Being a geek means more than being a passive consumer of offbeat media. It also means you’re creative, intelligent, and actively involved in geeky communities. At least, it means you have the potential to be involved in geeky communities.
And if you’re not, why aren’t you? Reaching out to other geeks can only bring about good things. You’ll make new friends. You’ll expand your network of people you can call upon for colabs. You can learn from them. You can share your knowledge and your skills, which is practice for a number of universally useful things (including organization, public speaking, and connecting with different personality types).
Even if your school doesn’t have an anime club, or if your fellow H.P. Lovecraft enthusiasts are scattered around the globe, you can still connect with people long distance. It’s a wonderful thing, that Internet.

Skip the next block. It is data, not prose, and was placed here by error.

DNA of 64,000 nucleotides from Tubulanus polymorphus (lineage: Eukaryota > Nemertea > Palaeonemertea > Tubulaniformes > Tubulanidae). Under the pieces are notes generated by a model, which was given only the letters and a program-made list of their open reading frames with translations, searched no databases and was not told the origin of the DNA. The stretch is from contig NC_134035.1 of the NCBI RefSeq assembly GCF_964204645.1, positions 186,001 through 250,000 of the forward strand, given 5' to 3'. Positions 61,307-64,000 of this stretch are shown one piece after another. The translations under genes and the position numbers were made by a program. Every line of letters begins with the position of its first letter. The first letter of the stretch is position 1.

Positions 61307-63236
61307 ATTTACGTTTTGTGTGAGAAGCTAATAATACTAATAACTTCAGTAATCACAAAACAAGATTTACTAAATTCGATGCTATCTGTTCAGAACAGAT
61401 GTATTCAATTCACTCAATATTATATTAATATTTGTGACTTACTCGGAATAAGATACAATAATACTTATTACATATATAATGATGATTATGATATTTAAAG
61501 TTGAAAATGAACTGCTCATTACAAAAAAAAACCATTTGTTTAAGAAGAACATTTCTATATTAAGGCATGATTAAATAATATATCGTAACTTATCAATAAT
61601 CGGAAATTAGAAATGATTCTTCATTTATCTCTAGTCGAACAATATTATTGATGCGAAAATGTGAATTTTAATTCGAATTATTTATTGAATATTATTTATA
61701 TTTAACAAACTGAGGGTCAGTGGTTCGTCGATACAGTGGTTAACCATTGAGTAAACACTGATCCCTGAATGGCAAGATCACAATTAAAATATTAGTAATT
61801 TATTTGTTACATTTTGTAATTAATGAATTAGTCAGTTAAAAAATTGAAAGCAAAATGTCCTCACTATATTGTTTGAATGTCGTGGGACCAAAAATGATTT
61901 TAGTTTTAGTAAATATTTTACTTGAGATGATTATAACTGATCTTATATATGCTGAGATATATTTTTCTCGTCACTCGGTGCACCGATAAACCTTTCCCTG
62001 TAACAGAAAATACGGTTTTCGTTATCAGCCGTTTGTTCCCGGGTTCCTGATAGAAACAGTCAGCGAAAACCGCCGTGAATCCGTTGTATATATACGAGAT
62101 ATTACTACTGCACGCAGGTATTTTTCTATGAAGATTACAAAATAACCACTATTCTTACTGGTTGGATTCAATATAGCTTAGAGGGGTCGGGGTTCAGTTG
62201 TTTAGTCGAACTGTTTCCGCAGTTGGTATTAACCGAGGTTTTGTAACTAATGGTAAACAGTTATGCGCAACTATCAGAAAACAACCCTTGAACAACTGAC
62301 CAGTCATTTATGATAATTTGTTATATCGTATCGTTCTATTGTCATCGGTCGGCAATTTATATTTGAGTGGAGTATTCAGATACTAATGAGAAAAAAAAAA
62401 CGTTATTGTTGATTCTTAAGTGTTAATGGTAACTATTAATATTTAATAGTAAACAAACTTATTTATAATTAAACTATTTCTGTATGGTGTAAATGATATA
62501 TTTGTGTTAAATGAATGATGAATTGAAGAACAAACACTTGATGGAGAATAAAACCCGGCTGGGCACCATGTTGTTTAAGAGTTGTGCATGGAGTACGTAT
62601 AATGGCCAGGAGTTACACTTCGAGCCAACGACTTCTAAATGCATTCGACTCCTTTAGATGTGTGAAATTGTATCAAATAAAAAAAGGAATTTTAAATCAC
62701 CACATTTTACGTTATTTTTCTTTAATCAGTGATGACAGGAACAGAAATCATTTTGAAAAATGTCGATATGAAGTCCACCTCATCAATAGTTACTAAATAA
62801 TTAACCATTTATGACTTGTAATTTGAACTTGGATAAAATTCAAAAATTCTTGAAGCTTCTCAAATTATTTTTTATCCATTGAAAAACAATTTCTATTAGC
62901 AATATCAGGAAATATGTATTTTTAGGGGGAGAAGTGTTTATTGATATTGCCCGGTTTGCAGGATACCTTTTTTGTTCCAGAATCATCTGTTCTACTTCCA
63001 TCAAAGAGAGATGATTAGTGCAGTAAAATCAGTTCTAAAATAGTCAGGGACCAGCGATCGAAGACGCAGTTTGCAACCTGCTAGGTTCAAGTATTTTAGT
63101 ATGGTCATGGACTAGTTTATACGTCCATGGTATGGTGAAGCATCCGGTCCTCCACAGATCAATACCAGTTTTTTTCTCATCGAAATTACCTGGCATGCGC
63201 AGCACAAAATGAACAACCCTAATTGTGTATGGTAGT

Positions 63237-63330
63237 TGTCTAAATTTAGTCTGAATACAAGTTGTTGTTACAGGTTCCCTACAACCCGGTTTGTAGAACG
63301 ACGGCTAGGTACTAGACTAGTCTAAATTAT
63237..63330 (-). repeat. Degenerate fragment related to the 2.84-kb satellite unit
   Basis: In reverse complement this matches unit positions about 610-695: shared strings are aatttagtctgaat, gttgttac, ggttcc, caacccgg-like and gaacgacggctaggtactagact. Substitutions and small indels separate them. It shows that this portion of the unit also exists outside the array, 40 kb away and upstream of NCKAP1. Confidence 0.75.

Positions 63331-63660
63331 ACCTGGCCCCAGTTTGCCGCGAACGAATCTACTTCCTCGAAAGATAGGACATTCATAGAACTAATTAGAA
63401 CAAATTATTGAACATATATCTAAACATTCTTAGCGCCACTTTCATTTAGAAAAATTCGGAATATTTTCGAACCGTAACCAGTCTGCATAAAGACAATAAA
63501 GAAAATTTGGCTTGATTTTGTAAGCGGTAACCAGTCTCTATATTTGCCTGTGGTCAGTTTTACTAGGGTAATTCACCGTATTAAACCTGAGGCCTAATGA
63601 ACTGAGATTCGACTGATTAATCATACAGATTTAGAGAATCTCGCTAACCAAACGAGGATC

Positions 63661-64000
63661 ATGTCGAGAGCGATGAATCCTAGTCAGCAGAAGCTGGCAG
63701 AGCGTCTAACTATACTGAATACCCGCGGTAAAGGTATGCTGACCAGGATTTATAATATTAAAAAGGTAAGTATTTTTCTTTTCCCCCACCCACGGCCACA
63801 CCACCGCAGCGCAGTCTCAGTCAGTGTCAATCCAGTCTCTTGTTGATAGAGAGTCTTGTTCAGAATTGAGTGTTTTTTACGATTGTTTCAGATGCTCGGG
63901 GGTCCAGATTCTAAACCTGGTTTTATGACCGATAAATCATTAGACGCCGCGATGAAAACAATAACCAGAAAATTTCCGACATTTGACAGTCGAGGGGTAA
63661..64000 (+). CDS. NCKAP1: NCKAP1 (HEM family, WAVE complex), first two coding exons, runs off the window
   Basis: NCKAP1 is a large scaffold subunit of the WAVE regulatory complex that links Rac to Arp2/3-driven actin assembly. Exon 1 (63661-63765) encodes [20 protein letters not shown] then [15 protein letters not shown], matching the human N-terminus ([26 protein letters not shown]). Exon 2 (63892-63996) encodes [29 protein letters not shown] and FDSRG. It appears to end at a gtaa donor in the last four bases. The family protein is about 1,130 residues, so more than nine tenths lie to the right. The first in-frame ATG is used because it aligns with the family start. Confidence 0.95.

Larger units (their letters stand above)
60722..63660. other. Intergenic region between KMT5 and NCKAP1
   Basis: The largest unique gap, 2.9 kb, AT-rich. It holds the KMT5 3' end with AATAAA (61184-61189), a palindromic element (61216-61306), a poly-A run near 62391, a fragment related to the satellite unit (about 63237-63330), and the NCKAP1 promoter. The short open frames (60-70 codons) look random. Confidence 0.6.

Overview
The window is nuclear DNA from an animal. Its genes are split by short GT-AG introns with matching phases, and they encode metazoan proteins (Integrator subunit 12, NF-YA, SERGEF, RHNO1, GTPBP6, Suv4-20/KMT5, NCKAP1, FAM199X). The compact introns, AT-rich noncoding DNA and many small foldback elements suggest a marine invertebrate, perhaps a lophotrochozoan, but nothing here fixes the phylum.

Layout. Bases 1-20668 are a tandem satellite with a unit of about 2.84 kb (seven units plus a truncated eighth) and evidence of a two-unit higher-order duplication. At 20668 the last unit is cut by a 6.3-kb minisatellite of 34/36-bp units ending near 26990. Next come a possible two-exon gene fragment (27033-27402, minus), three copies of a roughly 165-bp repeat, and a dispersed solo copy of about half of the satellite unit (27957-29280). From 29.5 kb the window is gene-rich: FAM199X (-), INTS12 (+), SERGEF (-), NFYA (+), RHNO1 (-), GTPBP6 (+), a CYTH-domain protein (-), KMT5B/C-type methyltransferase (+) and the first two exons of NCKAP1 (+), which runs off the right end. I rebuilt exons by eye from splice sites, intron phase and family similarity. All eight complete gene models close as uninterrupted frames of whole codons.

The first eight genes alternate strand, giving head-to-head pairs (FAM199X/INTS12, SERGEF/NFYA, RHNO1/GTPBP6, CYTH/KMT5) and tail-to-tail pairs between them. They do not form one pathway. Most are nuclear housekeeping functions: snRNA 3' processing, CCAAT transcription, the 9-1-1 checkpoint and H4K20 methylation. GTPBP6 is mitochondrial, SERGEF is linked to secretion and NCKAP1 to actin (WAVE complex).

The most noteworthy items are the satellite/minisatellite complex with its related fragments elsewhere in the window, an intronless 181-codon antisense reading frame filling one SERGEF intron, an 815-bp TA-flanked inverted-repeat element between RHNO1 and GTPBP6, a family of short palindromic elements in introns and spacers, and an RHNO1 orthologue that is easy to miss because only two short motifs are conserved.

You can start a blog about your topics of choice, not just to inform your readers, but also to connect with them by making recommendations and sparking dialogue in the comments.
Show off your crafting skills by doing tutorials on YouTube. Start a wiki that puts to use your freaky knowledge of the Halo/Portal/Half Life universe, as that can be a resource to fanfic writers and gamers alike. Make stuff, do stuff, share stuff, and leave constructive or positive comments for others.
Being a geek means your leisure time is at least partially active and productive. If not, then it doesn’t matter whether you’re spacing out in front of “Firefly” or “Jersey Shore.” Or, to put it in a positive light, you have the potential to do amazing things and meet awesome people. Why not go for it?